Soil*inoc
pH*soil*inoc
Error (b)
76502.69
2
(25752.27)
(50750.42)
(1)
(1)
8
2
1
4
2
2
4
60
376548.76
25234.69
3699.21
46301.78
3130.29
74978.02
13378.58
1005327.27
0.4772
0.4807
0.3295
——
0.4753
0.6402
0.6012
0.9110
0.1156
0.9376
——
Height of ash at 18 weeks
pH
linear
lof
Error (a)
Soil
Inoc
pH*soil
pH*inoc
Soil*inoc
pH*soil*inoc
Error (b)
232000.87
2
(1)
(1)
(2599.20)
(229401.67)
8
2
1
4
2
2
4
60
354691.24
61309.27
13225.34
99837.47
7684.29
102870.69
16356.58
1540066.20
0.1336
0.4660
0.0525
——
0.3100
0.4757
0.4294
0.8613
0.1437
0.9580
-—
141
Table Al.
continued
Source
DF
SS
PR>F
Height of maple at 2 weeks
linear
lof
Error (a)
Soil
Inoc
pH*soil
pH*i noc
Soil*inoc
pH*soil*inoc
Error (b)
19908
2
PH
(1)
(1)
(612)
(19296)
8
2
1
4
2
2
4
60
54930
6807
129960
19880
221
6311
10456
424668
0.2902
0.7729
0.1322
——
0.6206
0.0001
0.5935
0.9845
0.6424
0.8296
Height of maple at 4 weeks
pH
linear
lof
Error (a)
Soil
Inoc
pH*soil
pH*inoc
Soil*inoc
pH*soil*inoc
Error (b)
2
(1)
(1)
112618
(9946)
(102672)
8
2
1
4
2
2
4
60
79992
6054
92032
36247
2485
7917
37566
459810
0.0297
0.4043
0.0125
——
0.6,754
0.0010
0.3277
0.8507
0.5992
0.3096
- -
Height of maple at 6 weeks
pH
linear
lof
Error (a)
Soil
Inoc
pH*soil
pH*inoc
Soil*inoc
pH*soil*inoc
Error (b)
2
(1)
(1)
484125
(67125)
(417000)
8
2
1
4
2
2
4
60
54906
8633
112784
56128
4979
8519
50034
715313
0.0001
0.0141
0.0001
——
0.6977
0.0032
0.3301
0.7790
0.7010
0.3896
—
142
Table Al. continued
Source
DF
SS
PR>F
Height of maple at 8 weeks
pH
linear
lof
Error (a)
Soil
Inoc
pH*soil
pH*inoc
Soil*inoc
pH*soil*inoc
Error (b)
792915
2
(1)
(1)
(726870)
(66045)
8
2
1
4
2
2
4
60
78767
1.5144
108021
59962
14657
13014
44669
824761
0.0001
0.0000
0.0001
——
0.5794
0.0068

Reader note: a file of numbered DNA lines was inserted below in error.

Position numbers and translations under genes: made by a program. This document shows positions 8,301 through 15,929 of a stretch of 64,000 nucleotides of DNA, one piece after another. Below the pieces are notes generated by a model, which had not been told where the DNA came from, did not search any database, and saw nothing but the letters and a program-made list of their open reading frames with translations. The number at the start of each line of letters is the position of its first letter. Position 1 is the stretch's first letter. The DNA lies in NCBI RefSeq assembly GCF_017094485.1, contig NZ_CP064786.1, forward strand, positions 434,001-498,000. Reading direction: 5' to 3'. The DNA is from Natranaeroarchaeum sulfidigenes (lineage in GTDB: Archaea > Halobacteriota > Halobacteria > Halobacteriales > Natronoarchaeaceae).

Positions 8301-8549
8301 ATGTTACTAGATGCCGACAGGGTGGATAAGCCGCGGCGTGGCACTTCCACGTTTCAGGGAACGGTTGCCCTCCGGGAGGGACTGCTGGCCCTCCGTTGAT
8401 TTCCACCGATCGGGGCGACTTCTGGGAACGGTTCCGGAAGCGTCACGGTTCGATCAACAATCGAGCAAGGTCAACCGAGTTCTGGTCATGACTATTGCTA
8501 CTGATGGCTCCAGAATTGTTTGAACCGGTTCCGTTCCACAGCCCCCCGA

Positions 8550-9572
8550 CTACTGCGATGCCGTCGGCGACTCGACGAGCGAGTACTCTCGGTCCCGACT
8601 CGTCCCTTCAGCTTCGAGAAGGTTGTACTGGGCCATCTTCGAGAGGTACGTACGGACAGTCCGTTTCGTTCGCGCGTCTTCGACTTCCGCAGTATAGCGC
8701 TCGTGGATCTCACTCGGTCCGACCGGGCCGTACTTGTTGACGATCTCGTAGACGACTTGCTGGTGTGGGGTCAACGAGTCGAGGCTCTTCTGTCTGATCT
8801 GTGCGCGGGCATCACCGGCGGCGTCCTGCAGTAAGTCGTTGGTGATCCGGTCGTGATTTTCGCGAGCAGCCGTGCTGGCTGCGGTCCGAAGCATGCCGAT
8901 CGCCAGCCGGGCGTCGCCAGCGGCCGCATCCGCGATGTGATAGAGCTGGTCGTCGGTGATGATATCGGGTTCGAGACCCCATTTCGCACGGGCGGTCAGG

0.3694
0.5895
0.6252
0.5222
- -
Height of maple at 10 weeks
pH
1inear
lof
Error (a)
Soil
Inoc
pH*soil
pH*i noc
Soil*inoc
pH*soil*inoc
Error (b)
1266275
1
(1)
(1)
(202273)
(1064002)
8
2
1
4
2
2
4
60
153264
22060
146894
47732
28024
2111
47720
990018
0.0001
0.0117
0.0001
-—
0.5163
0.0041
0.5795
0.4328
0.9381
0.5796
--
Height of maple at 12 weeks
pH
linear
lof
Error (a)
Soil
Inoc
pH*soil
pH*inoc
Soil*inoc
pH*soil*1noc
Error (b)
927300
2
(1)
(1)
(164772)
(762528)
8
2
1
4
2
2
4
60
292146
28775
158844
35739
35991
7284
56789
1093256
0.0033
0.0664
0.0018
——
0.4587
0.0045
0.7428
0.3784
0.8194
0.5431
—
143
Table Al.
continued
Source
DF
SS
PR>F
Height of maple at 14 weeks
1inear
lof
Error (a)
Soil
Inoc
pH*soil
pH*inoc
Soil*inoc
pH*soil*inoc
Error (b)
712005
1
PH
(1)
(1)
(113603)
(597602)
8
2
1
4
2
2
4
60
260455
43752
197309
43803
39573
8072
91645
1384460
0.0052
0.0987
0.0027
0.3932
0.0049
0.7542
0.4294
0.8400
0.4185
Height of maple at 18 weeks
pH
linear
lof
Error (a)
Soil
Inoc
pH*soil
pH*inoc
Soil*inoc
pH*soil*inoc
Error (b)
2
(1)
(1)
14983
(7094)
(7889)
8
2
1
4
• 2
2
4
60
122058
60998
207648
64893
7522
19901
52758
1131878
0.6293
0.5146
0.4926
——
0.2071
0.0015
0.5012
0.8198
0.5928
0.5956
Height of maple at 20 weeks
pH
linear
lof
Error (a)
Soil
Inoc
pH*soil
pH*inoc
Soil*inoc
pH*soil*inoc
Error (b)
2
(1)
(1)
257367
(101817)
(155550)
8
2
1
4
2
2
4
60
210107
16252
350813
89805
1145
28372
29043
1651188
0.0408
0.0845
0.0410
—-
0.7454
0.0007
0.5201
0.9794
0.5998
0.9000
—
144
Table Al.
Continued
Source
DF
SS
PR>F
Height of ash seedlings after 32 weeks
2
PH
linear
lof
Error (a)
Soil
Inoc
Ph*soil
pH*inoc
Soil*inoc
pH*soil*inoc
Error (b)
(1)
(1)
337744
(8147)
(329597)
8
2
1
4
2
2
4
60
353924
74955
6536
79966
22675
119014
14300
1940552
0.0686
0.6793
0.0259
——
0.3208
0.6546
0.6513
0.7057
0.1677
0.9784
--
Height of maple seedlings after 32 weeks